Students, their teachers and other allies continued to strategize a way to change this reality in their schools. They joined with ­the Education Consortium to push for access to A-G coursework, which successfully passed. Then the Education Not Arms Coalition began its campaign to regulate recruiting on San Diego Unified campuses.

Two students in the coalition strategized with Project YANO director Rick Jahnkow. They researched current recruiting guidelines in other school districts and worked on language for a policy to propose in San Diego. Students and teachers held meetings with San Diego Unified Board members and gained experience in behind-the-scenes organizing. After meeting with students, school board member John de Beck supported the need for a new policy and agreed to sponsor and introduce it. Activists from Education Not Arms attended the board meeting when the policy was presented and spoke about its importance. An ACLU representative and one school principal also spoke in favor of the policy. The board then sent the policy to be reviewed by administrators and legal department personnel.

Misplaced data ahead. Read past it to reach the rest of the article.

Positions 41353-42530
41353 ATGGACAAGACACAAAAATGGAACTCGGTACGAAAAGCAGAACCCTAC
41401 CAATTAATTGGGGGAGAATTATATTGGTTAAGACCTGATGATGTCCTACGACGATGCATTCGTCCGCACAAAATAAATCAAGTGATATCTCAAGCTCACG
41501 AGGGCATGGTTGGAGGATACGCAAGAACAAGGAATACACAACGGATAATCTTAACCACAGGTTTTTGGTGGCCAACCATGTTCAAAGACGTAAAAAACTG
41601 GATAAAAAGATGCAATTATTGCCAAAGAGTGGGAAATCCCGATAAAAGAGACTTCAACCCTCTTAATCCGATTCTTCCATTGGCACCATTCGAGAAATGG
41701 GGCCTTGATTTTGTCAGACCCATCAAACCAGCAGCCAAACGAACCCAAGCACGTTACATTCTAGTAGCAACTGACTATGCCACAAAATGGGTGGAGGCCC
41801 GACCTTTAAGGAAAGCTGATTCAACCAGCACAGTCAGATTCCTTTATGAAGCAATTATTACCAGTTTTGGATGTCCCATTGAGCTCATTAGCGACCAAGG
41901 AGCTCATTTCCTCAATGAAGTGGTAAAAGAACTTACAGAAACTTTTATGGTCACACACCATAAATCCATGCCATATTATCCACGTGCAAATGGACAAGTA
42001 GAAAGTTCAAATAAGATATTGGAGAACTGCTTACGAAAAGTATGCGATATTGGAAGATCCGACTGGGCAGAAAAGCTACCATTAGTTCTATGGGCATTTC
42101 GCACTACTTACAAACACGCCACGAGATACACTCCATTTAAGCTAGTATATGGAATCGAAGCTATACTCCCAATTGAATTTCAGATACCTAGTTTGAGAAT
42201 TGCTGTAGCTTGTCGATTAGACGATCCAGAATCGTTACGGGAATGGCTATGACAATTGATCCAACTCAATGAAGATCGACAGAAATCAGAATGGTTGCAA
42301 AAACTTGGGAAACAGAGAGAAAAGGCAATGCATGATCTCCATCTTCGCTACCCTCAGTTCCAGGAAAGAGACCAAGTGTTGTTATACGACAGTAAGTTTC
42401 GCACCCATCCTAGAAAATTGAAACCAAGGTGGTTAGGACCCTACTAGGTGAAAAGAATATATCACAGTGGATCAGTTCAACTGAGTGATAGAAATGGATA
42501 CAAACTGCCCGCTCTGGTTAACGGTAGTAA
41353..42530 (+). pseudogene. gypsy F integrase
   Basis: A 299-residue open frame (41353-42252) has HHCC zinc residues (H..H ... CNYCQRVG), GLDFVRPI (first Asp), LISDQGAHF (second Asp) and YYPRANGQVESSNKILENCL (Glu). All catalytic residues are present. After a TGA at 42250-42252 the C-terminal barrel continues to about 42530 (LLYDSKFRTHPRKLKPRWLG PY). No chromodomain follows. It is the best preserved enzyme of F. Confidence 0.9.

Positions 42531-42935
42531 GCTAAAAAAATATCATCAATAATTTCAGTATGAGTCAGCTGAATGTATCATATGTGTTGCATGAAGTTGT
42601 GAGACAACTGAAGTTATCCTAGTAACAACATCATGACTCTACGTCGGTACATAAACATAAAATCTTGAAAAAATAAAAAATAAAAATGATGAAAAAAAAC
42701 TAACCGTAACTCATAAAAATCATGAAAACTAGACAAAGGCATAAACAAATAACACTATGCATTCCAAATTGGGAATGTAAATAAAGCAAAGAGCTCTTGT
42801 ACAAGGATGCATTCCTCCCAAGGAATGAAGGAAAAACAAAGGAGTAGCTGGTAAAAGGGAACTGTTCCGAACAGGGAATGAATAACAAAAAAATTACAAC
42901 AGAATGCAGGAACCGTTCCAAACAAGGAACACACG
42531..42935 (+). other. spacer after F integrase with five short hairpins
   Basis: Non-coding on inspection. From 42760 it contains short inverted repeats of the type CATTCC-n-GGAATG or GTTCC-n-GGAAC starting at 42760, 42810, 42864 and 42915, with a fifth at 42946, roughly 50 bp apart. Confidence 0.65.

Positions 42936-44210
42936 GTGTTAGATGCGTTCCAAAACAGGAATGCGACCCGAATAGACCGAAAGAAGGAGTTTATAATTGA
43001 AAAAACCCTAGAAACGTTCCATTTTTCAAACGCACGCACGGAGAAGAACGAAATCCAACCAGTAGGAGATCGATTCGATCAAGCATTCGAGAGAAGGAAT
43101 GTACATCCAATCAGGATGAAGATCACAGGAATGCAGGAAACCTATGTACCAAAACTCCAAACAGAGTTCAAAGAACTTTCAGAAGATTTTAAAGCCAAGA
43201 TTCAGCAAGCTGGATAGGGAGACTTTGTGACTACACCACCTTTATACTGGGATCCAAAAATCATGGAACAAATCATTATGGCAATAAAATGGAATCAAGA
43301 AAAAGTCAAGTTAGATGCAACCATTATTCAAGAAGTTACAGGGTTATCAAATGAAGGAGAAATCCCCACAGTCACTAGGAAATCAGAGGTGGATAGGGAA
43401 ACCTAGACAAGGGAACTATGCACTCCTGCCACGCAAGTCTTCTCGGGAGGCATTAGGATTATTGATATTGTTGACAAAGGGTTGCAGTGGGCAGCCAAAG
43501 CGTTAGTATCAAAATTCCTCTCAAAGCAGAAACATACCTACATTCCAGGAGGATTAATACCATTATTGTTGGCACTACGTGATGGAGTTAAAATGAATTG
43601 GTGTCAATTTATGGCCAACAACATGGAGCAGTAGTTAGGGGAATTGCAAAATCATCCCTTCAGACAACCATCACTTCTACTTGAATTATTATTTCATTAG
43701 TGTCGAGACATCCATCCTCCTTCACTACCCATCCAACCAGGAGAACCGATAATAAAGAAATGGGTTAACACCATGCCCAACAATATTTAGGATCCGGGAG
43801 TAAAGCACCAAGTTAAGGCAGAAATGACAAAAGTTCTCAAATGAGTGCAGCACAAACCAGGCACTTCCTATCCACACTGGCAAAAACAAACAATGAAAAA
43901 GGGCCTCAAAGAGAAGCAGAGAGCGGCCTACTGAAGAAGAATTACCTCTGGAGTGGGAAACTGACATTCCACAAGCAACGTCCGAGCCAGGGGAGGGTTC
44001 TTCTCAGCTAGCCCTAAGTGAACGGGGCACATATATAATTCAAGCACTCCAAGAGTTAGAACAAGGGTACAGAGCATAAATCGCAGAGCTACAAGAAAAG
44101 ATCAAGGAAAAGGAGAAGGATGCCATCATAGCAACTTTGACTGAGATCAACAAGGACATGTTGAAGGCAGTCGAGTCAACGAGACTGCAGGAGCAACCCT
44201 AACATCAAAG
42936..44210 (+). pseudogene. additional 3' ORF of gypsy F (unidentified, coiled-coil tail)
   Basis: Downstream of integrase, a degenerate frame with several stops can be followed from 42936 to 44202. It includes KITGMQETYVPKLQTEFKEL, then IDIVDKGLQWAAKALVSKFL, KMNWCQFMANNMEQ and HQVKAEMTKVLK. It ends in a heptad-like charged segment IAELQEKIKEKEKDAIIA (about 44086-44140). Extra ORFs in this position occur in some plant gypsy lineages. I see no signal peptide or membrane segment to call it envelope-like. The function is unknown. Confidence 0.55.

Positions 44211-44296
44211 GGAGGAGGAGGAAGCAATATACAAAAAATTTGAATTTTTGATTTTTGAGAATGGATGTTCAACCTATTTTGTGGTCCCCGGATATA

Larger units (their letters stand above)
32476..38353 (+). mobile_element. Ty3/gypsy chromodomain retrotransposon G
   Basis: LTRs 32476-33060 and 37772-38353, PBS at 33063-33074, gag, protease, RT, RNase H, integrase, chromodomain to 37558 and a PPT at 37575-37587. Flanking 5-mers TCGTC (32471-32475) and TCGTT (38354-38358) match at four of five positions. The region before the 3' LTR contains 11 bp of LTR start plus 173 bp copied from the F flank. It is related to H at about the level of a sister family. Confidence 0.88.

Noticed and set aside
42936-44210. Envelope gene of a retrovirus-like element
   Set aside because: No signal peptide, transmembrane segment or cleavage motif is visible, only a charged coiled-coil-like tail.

On Nov. 30, 2010, a crowd of people from the coalition made their final case to the board. Eleven of them spoke, including students and parents, a teacher from the Association of Raza Educators, a former college recruiter, and a military veteran. School Board President Richard Barrera thanked the students from Mission Bay and Lincoln High Schools for their leadership in organizing this campaign. Board member John Lee Evans said that it was commendable that this was born out of a recognized problem and that the students chose to look for a balanced solution that included all types of recruiting. The school board then voted 4-1 to adopt the policy that would regulate and restrict recruiting in all of the district’s K-12 schools.